The other three circumstances contemplate either a positive action or

inaction in relation to the domain name, including a passive holding of

the domain name registration. These three paragraphs require additional

facts (as mentioned above), nevertheless, the point is that paragraph

4(b) recognizes that inaction (e.g. passive holding) in relation to a

domain name registration can, in certain circumstances, constitute a

domain name being used in bad faith. Furthermore, it must be recalled

that the circumstances identified in paragraph 4(b) are "without

limitation" - that is, paragraph 4(b) expressly recognizes that other

circumstances can be evidence that a domain name was registered and is

being used in bad faith.

In considering whether the passive holding of a domain name, following a

bad faith registration of it, satisfies the requirements of paragraph

4(a)(iii), the Panel must give close attention to all the circumstances

of the Respondent's behavior. A remedy can be obtained under the UDRP

only if those circumstances show that the Respondent's passive holding

amounts to acting in bad faith.

Christie considered the following circumstances of this particular case

in finding that the passive holding of the domain name by the Respondent

amounts to the Respondent acting in bad faith:

(i) Telstra's trademark has a strong reputation and is widely known;

(ii) the Respondent has provided no evidence whatsoever of any actual or

contemplated good faith use by it of the domain name;

(iii) The Respondent has taken active steps to conceal its true

identity, by operating under a name that is not a registered business


(iv) The Respondent has actively provided, and failed to correct, false

contact details, in breach of its registration agreement, and;

(v) Taking into account all of the above, it is not possible to conceive

of any plausible actual or contemplated active use of the domain name by

the Respondent that would not be illegitimate.

Accordingly, Christie required that the domain name be

transferred to Telstra.

The full arbitration decision can be read at:

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3. Musicweb domain dispute


Robert Ellenbogen , the owner of Musicweb, a company which sells compact

discs and tapes online, filed a complaint with the World Intellectual

Property Organization Arbitration and Mediation Center (WIPO center)

against Mike Pearson. Ellenbogen  was used the domain name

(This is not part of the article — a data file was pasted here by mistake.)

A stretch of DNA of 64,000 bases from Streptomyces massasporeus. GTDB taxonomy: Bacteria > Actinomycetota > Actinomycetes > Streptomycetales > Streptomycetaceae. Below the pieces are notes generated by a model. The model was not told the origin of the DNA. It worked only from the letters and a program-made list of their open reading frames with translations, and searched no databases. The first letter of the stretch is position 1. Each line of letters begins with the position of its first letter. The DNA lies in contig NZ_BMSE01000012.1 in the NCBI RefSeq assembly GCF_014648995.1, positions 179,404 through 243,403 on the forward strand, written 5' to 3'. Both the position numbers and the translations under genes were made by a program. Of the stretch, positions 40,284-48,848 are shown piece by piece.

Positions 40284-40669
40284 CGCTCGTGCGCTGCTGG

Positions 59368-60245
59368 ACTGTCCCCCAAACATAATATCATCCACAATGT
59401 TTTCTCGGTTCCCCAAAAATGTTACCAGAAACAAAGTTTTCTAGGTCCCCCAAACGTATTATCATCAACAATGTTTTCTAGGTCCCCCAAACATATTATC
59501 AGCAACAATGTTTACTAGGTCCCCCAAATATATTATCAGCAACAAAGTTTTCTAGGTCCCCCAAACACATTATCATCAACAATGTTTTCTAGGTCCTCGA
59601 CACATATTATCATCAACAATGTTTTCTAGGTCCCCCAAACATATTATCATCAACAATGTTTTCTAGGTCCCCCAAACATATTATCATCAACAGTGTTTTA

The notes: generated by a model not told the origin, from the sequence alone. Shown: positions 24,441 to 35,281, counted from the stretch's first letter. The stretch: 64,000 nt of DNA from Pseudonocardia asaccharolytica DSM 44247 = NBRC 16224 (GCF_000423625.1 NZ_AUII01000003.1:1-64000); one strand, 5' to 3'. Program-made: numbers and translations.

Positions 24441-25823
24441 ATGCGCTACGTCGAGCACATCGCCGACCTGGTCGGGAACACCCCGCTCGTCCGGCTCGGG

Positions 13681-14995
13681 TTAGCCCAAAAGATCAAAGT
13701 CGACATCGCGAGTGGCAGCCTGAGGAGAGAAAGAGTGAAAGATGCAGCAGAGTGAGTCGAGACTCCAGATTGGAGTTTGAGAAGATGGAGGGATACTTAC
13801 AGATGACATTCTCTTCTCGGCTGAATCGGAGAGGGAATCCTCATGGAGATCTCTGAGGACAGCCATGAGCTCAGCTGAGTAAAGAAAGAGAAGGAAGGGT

since Pearson had already registered the domain name

Ellenbogen's Musicweb has a registered service mark for the term

MUSICWEB, for computer online retail services in the field of recorded

music and music information, since September 1998.

Ellenbogen filed a complaint electronically on January 3, 2000, two days

after the new domain name dispute policy took effect. NSI confirmed that

the domain was registered with NSI and that Mike Pearson was the

registrant of that name. 

Although Pearson did not make a formal response to the complaint, WIPO

received two email communications from "Mike Pearson" at the email

address provided by NSI. 

The first email was made in reply to an email message from WIPO

transmitting notification of the complaint. In that email, dated January

10, 2000, Pearson stated, "I have no relation to this domain whatsoever.

The listing of me as the administrative contact is in error. Please take

whatever steps are necessary to remove my name, Mike Pearson." In

response, the WIPO Center advised Pearson of the requirement that he

submit a response no later than January 29, 2000 and that any concerns

he had with respect to the registration information on record with the

domain name should be directed to NSI. 

On January 11, 2000 Pearson responded with a second email, stating "I

have been trying for over a year to get my name disassociated from this

domain. I have not now nor have I ever had anything to do with the

domain. Please take whatever action is necessary to remove my name, Mike


On February 1, 2000, having received no formal response from the

designated respondent, the WIPO Center transmitted to the parties a

Notification of Respondent Default, and appointed Roderick Thompson as a

single panelist. 

In this case, the complainant, the respondent, and the registrar are all

domiciled in the United States. 

The Final Report of the WIPO Internet Domain Name Process envisaged the

very situation, stating "if the parties to the procedure were resident

in one country, the domain was registered through a registrar in that

country and the evidence of bad faith registration and use of the domain

name related to activity in the same country, it would be appropriate

for the decision-maker to refer to the law of the country concerned in

applying the definition" of what became paragraph 4(a) of the Policy.

Accordingly, the looked at rules and principles of law set out in

decisions of the courts of the U.S. in determining whether the

complainant has met its burden.

Paragraph 4(a) of the Policy directs that the complainant must prove

each of the following:

(i) That the domain name registered by the respondent is identical or

confusingly similar to a trademark or service mark in which the

complainant has rights; and,

(ii) That the respondent has no legitimate interests in respect of the

domain name; and,

(iii) The domain name has been registered and used in bad faith.